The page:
hand being scanned
Many forward-thinking organisations are rightly reassessing their security options
In many industries, security and dependability are at the forefront of customers’ minds. But the fact is that firewalls and encryptions will only ever form part of the solution. Jon Mooney and Dave Bulless, security experts at Ingersoll Rand in the US and UK respectively, discuss the benefits of biometric technology in the protection of people, businesses and assets. Highlighting the many advantages of hand readers and fingerprint recognition scanners used in conjunction with access control / identity management software, the writers state that biometric access control is one of the most secure options available.

The key challenge for offsite storage and information handling facilities has always been to provide employees and customers with immediate access, while maintaining a high level of security. However, a simple access card-based system, where cards can be lost or stolen, is not the answer. You can’t rely on your customers to remember their card each time they visit your facility.

Using biometrics for reliable access control

The reality is that although biometrics
is arguably the most secure option in terms of people and assets, many still don’t understand the mechanics behind it and often perceive
it as a threat...

Many forward-thinking organisations are rightly reassessing their security options after realising that card-based systems no longer provide the required protection or the level of convenience to meet their needs. For data industry leaders, when assessing the questions of physical access control, the overwhelming answer is biometric technology.

Hand recognition readers and fingerprint recognition scanners, in particular, provide a level of security beyond that of a conventional card system by verifying the identity of the person. At the same time they eliminate the burden and expense of a card-based system.

For some, hand readers and finger scanners sound like the stuff of Bond movies but the reality is, this is where security teams arguably need to be focusing their efforts. Hand readers and finger scanners make up 80 per cent of biometric access control applications. They are complementary, as each meets specific needs of the market.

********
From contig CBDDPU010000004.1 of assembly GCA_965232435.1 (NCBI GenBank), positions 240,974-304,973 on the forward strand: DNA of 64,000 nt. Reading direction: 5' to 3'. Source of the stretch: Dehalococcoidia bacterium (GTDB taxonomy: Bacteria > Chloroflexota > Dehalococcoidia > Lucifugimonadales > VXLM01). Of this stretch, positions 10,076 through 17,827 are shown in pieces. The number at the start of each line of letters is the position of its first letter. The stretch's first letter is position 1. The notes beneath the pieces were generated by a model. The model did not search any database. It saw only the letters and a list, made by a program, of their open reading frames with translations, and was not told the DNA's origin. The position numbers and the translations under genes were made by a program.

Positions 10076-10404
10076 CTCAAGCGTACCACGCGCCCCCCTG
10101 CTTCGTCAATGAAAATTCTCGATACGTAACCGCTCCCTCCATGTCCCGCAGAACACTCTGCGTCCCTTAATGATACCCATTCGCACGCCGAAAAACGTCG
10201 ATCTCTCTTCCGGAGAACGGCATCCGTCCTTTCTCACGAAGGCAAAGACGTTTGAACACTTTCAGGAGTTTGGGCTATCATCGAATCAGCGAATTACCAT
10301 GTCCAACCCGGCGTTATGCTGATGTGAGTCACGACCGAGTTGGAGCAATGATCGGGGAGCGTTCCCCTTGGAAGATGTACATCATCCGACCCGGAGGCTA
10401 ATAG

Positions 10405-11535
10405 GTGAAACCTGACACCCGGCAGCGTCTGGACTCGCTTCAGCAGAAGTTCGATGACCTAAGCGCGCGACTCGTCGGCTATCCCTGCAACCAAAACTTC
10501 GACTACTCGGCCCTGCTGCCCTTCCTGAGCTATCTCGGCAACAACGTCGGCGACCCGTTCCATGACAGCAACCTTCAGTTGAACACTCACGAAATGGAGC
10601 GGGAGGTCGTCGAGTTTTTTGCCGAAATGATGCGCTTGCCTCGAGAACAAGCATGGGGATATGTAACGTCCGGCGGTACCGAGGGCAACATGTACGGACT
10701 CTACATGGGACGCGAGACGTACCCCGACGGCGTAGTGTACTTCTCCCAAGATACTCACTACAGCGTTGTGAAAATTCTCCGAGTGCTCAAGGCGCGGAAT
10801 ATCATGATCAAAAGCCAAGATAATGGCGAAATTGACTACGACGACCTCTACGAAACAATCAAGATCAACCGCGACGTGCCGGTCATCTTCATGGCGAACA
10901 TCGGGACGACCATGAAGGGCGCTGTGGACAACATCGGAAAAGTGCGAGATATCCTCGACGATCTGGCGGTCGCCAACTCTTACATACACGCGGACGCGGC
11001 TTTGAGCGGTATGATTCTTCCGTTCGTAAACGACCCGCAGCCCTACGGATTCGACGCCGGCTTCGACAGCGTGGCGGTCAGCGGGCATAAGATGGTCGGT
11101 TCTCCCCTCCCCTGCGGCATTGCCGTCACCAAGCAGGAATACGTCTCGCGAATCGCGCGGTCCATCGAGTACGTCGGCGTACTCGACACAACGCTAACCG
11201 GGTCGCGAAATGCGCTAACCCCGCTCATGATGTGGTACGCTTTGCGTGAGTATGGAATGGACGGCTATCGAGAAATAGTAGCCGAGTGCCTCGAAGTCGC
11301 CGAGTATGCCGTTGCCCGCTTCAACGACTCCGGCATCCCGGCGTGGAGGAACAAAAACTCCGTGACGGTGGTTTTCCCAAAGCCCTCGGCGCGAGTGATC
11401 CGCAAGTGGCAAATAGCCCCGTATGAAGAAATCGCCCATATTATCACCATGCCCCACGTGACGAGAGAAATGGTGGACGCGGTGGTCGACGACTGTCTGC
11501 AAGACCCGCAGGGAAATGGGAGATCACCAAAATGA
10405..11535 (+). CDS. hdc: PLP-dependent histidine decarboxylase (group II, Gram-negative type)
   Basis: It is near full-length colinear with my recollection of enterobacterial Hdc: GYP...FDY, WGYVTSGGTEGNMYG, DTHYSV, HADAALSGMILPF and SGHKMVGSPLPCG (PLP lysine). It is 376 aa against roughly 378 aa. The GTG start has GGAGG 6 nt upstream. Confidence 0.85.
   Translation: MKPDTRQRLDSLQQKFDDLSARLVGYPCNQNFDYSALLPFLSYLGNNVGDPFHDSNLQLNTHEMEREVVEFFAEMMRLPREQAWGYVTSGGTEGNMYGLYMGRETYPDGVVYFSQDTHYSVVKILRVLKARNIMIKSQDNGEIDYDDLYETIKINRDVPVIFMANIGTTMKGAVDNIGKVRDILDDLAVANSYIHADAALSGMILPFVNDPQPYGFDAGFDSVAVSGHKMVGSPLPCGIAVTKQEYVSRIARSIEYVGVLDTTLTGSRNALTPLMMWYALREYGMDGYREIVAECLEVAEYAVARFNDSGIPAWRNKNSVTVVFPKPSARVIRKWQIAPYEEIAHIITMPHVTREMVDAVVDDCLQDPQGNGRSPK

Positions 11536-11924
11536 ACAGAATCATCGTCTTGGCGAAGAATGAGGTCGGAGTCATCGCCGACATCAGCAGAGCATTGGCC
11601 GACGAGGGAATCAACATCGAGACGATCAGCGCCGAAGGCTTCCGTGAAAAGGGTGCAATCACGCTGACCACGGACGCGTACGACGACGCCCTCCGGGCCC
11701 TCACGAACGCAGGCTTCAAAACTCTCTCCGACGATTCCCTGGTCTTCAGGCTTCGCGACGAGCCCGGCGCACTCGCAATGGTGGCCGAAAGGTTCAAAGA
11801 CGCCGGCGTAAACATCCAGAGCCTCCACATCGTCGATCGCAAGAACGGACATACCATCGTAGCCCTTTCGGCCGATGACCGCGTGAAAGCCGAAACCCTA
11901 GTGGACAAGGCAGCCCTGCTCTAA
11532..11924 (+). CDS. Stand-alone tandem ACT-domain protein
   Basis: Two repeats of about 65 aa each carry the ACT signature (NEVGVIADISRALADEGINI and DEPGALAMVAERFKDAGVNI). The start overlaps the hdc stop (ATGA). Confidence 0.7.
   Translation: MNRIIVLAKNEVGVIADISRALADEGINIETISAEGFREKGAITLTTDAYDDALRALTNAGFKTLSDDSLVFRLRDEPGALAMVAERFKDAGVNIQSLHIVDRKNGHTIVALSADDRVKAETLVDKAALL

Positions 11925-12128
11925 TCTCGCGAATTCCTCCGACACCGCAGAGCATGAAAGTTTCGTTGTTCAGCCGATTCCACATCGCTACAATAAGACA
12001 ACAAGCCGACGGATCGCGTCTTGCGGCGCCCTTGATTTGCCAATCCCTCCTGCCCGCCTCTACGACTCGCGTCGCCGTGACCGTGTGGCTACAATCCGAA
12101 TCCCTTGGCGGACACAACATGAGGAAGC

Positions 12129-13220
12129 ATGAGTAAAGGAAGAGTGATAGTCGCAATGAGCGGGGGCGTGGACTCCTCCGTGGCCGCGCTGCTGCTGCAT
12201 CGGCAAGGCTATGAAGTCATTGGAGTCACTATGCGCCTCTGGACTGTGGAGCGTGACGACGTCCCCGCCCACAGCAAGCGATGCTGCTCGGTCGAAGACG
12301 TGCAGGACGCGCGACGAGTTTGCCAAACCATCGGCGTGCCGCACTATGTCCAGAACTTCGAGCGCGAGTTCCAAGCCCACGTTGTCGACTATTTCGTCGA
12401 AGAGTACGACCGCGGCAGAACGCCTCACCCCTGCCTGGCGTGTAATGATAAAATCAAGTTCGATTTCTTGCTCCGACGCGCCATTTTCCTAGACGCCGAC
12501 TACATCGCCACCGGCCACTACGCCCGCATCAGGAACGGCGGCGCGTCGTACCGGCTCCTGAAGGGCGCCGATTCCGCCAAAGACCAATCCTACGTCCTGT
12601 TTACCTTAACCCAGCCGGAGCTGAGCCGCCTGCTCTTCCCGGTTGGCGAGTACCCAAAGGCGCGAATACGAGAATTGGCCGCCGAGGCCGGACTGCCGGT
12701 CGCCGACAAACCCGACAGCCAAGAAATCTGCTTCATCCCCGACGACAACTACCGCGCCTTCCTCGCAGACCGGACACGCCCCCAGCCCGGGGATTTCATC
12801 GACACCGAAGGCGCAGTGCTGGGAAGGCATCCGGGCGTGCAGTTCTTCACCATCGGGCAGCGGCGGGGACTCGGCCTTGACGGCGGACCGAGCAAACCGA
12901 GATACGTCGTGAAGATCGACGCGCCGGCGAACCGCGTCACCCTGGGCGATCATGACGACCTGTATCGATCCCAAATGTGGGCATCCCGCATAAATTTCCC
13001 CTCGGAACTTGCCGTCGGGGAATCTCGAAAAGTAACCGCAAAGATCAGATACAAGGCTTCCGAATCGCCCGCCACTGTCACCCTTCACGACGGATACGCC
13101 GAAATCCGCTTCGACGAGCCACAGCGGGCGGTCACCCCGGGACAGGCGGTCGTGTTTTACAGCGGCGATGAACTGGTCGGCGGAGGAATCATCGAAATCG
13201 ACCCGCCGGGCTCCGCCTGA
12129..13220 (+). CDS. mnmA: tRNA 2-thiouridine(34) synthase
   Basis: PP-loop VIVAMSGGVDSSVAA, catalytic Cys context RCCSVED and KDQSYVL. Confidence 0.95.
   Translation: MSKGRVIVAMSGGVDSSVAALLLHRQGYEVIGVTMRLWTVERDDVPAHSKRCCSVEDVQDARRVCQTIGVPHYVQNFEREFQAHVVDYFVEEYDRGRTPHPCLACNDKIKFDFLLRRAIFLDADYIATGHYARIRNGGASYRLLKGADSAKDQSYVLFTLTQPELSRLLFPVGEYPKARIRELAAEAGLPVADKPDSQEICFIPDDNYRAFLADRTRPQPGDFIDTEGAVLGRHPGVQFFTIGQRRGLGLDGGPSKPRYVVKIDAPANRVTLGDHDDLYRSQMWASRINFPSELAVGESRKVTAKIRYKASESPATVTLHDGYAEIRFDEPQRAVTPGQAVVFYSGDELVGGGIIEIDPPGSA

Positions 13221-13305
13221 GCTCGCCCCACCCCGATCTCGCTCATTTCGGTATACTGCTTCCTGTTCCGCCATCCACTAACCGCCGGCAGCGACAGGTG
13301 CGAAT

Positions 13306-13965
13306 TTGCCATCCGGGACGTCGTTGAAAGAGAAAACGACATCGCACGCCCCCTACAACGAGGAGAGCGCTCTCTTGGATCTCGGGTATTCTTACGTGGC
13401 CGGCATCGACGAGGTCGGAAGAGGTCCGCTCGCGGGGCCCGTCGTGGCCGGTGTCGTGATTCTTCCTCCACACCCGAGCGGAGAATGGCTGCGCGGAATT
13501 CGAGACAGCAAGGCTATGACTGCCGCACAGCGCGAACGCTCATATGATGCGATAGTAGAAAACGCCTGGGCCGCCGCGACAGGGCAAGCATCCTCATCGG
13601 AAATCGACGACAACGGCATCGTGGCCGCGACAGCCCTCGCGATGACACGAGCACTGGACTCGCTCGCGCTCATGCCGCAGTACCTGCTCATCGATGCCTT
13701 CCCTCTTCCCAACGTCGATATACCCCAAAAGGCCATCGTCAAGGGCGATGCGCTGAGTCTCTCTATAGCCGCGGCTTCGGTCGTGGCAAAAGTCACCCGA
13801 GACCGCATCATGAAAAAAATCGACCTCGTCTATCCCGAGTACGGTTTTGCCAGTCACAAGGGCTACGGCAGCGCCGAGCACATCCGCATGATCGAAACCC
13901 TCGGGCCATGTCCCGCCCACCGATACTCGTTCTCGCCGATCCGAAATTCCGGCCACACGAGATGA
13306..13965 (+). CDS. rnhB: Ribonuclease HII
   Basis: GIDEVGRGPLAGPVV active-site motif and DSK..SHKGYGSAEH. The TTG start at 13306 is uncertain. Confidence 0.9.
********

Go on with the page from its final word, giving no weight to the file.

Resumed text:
Biometric fingerprint readers - advantages

Fingerprint recognition scanners are currently being used most successfully in smaller organisations. Best suited to low volume openings, for instance where doors are accessed by less than 100 people or at a slower rate, finger recognition technology offers a secure option where cost is a key consideration. It is often employed for the protection of sensitive documents and for high-value storage.

A biometric hand scanner
Larger installations use biometric hand readers at the entrance

Biometric hand readers – advantages in identity management

Hand reader technology, by contrast, presents an ideal solution for many larger organisations. Due to its accuracy and speed with which user identification can be assessed, it provides essential control without slowing the flow of a large group of people. Typically, larger installations use biometric hand readers at the entrance, on the security corridor and at individual customer areas. Administration of the system is handled by access control/ identity management software, which can be tailored to the client’s specific requirements including remote enrolment for multi-facility management and expiring privileges for temporary access. The hand readers interface directly with their access control panels and can be configured to control a lock independent of a panel.

The set-up process for adding someone to a hand reader system is simple. Once a person has enrolled in the hand reader software, the system creates a similar account in the primary access control system and the user’s hand effectively acts as a badge. The hand reader then compares the hand template with the stored biometric template triggered by a card or pin and, if it matches, sends an output representing the badge or pin number to the primary system. The primary system then decides whether the person is allowed entry.

Dispelling the myths surrounding biometric solutions

The reality is that although biometrics is arguably the most secure option in terms of people and assets, many still don’t understand the mechanics behind it and often perceive it as a threat...

The fundamental point about hand recognition readers and finger recognition scanners is that they recognise people, not plastic cards. This is paramount for organisations that require high security, and absolutely critical to the prevention of unauthorised access to hardware and sensitive information. They provide an additional layer of security, ensuring that lost or stolen cards are not later used to access facilities. Crucially, they ensure that ‘you are you.’